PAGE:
Generation P: Grade B


Generation P (2011)

Vladimir Epifantsev, Mikhail Efremov, Andrey Fomin; Co-writer andDirector Victor Ginzburg. (Russian, subtitled).

This weird, dreamlike, hallucinatory film is nominally about the rise of the advertising industry in modern Russia. The protagonist, Vavilen, is an ex-literature student working in a newspaper kiosk when he gets an opportunity to work for an advertising agency that specializes in Western products. The main thrust of the ads is to identify and tap into the “Russian mentality,” whatever that is. Vavilen takes LSD, magic mushrooms, and plenty of vodka trying to fathom the Russian mind. The resulting ads are bizarre nonsense, usually very funny.

The substory, actually the main one in the end, is that nobody knows who is in charge of the ad agency. Powerful yet shadowy figures control all the money, and competition is routinely handled with murder.

So underneath the silliness of the advertising theme is a dark satire about the collapse of Russian society along with The Wall. The business world is lawless, corrupt, and violent. Vavilen learns that advertising creates not just an alternate reality for products, but also for politicians. There is no difference between news and advertising, between politics and products, between truth and spin. Ultimately then, the film is a scathing satire advertised as a surreal and farcical comedy. If I recall the "P" in the title stands for "Putin." This is a commentary on life under his regime.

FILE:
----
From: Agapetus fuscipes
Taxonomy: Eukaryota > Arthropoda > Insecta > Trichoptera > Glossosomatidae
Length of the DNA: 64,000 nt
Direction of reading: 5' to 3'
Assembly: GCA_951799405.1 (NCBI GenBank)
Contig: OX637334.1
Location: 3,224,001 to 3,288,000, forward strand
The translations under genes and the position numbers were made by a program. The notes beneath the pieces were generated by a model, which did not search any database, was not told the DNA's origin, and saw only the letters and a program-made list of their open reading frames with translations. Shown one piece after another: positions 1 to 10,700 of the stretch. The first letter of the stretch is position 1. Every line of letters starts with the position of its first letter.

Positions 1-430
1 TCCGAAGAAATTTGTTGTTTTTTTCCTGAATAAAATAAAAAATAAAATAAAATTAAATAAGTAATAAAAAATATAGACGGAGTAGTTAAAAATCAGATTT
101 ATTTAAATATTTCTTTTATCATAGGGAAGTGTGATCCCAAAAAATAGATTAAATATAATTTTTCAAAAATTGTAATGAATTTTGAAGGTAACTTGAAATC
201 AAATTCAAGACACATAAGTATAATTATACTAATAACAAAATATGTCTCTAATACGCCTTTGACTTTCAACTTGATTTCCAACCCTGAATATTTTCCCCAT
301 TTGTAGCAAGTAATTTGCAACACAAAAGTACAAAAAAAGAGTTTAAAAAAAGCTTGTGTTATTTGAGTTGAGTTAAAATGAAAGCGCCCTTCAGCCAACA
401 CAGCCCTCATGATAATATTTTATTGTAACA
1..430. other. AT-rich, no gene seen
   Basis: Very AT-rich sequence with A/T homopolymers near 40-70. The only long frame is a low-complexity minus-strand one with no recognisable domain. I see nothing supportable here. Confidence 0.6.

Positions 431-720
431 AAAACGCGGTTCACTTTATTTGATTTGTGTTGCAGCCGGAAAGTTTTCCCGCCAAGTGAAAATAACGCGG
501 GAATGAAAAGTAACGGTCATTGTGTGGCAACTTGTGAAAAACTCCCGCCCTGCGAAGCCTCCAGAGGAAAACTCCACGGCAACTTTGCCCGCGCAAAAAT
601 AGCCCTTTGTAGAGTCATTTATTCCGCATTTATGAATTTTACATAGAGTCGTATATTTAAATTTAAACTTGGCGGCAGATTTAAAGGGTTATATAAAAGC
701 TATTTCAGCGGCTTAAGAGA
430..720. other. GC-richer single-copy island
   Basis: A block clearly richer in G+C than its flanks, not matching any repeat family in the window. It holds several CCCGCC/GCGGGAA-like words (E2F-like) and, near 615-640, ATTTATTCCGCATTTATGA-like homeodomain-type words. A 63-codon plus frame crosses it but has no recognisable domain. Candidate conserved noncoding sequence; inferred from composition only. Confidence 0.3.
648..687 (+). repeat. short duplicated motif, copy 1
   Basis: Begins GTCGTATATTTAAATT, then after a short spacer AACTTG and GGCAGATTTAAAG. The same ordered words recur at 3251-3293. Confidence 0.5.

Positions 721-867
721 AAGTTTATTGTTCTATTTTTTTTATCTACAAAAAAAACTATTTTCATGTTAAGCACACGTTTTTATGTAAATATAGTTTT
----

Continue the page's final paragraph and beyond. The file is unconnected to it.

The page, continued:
The movie does not make a lot of dramatic sense, and some of that could be due to the fact that some of the cultural references are no doubt lost on a foreign audience. Still the translations are good enough to provoke laughter and understanding. The cinematography is excellent and the acting far above average.

Headhunters: Grade B


Headhunters (2011)

Aksel Hennie, Synnøve Macody Lund, Nikolaj Coster-Waldau; Director Morten Tyldum (Norwegian, subtitled).

The main character is Roger (Hennie), a successful corporate executive recruiter (“headhunter”), who is on the edge of financial collapse, living beyond his means to keep a trophy wife (Lund) happy. To supplement his income he steals and fences fine art. He learns that Clas Greve, an executive applicant (Coster-Waldau) has a major painting worth millions, and the plot is on. It turns out however that Greve is actually a hard-as-steel ex mercenary who does not take the theft kindly and pursues Roger, leaving a trail of bodies. The police get on to Roger and now are after him for murder. For the last half of the film, the most fun part, Roger is desperately on the run.

The story has too many logical flaws to be satisfying as a thriller, but as a kinetic action crime drama it is good looking, fast-moving, mostly original, surprising, suspenseful, and with a large dose of humor that ranges from dark and macabre to outright silly. It also has plenty of violence, blood, and gore. For all that, it is above average for the genre.

The Story of Film-An Odyssey: Grade A


The Story of Film: An Odyssey (2011)

Narrator : Mark Cousins; Director : Mark Cousins.